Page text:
The first question we get from military clients PCSing to Hawaii is whether it's best to rent or own.

On one hand, renting seems to offer the very attractive prospect of immediate cash savings. If you rent lower than your BAH, that's extra money in your pocket, right away. On the other hand, a wise purchase can help you procure tens of thousands of dollars in wealth ... way more than you'd have if you'd chosen to rent. This type of wealth is not as obvious or immediate as savings you might get from renting, so its value is often overlooked.

Do homeowners know something that renters don't? Are you missing out on key information that would help you plan your future? If you are planning to be in Hawaii for at least 3 years, here are a few details to consider that will help you make an informed decision.

First, let me point out 2 huge perks for military buyers. You probably already know about them... 

Honolulu BAH. The Basic Allowance for Housing in Honolulu is among the highest offered in the nation. An E-5 with dependents gets a BAH of approx. $3000. Over the course of 3 years, that's $108,000 you would never see if you decide to live on base. Check your BAH here:

0% down VA loan. Up to a purchase price of $721,050, you don't have to put any money in for a down payment. And most homebuyers would need to put 10%-20% down in order to get kind of interest rates that are available to VA buyers who put 0 down. (Generally, the lower the down payment, the higher the interest rate.)

Now here are four ways buying real estate builds wealth.


1. Rising value. What's the real estate market like in Honolulu? Here are some facts: Between 2011 and 2014, the median sale price for a single family home increased by about 5% each year. Doesn't sound like much? The difference in home equity after 3 years was $100,000! See the numbers here:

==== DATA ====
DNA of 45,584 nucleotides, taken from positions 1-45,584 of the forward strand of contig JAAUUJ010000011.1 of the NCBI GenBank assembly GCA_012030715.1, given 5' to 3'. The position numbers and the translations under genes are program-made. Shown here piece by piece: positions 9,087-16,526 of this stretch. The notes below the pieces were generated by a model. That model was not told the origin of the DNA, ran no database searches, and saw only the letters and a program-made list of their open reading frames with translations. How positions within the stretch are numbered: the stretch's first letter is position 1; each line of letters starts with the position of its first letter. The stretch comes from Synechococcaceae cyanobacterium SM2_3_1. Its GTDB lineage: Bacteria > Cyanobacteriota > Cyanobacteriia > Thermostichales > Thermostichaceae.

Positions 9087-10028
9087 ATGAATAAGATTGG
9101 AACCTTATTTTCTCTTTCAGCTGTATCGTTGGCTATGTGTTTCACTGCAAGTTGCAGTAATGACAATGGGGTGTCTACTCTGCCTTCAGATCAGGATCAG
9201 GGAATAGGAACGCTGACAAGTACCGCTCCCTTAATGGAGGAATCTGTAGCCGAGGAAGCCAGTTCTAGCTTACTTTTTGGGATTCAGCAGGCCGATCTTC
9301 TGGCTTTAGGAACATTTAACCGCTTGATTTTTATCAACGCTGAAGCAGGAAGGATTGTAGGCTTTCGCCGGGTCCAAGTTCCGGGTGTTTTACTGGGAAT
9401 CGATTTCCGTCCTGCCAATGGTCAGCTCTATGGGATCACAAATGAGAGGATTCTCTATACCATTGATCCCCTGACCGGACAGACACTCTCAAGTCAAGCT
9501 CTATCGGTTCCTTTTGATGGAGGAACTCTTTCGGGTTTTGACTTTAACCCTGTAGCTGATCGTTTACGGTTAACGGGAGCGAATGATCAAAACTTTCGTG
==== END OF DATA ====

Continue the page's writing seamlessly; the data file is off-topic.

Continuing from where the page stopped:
2. Adding equity. This is the "forced savings account" you hear homeowners talk about. Your home equity increases as property values rise AND as you pay down the mortgage of your house. After 3 years, on a $600,000 home (with today's interest rates) you will have paid down your mortgage loan by about $36,000. That money is yours, in the form of equity in your home. This means that even if your property value stays the same, you will have saved $1,000/mo in the form of home equity.

3. Tax Savings. Your monthly mortgage payment includes interest on your loan. The unfortunate fact is, you'd be paying a lot of money in interest. But here's the silver lining: at tax time, the money you paid in interest gets deducted from your year's income. This is called a top-line tax deduction. Approximately 25% of the interest you paid can be retained in the form of tax savings. Please consult your tax professional for more comprehensive information (we are not tax advisors)

4. Inflation protection. Simply put: rent payments go up, while mortgage payments stay the same. Next year your landlord may decide to raise your rent by 5%. As a short-term renter this may not be a big deal, but consider the wealth accrued by the long-term owner. On your house, your mortgage will stay the same for 30 years. Wise owners who bought a house in Hawaii in 1985 have made hundreds of thousands dollars in the ways mentioned above and from renters ... whose payments have quintupled from 30 years ago. 

Whereas renting may save you thousands in the short run, owning can help you procure tens, perhaps hundreds, of thousands in the long run. Don't miss out on the benefits you've earned.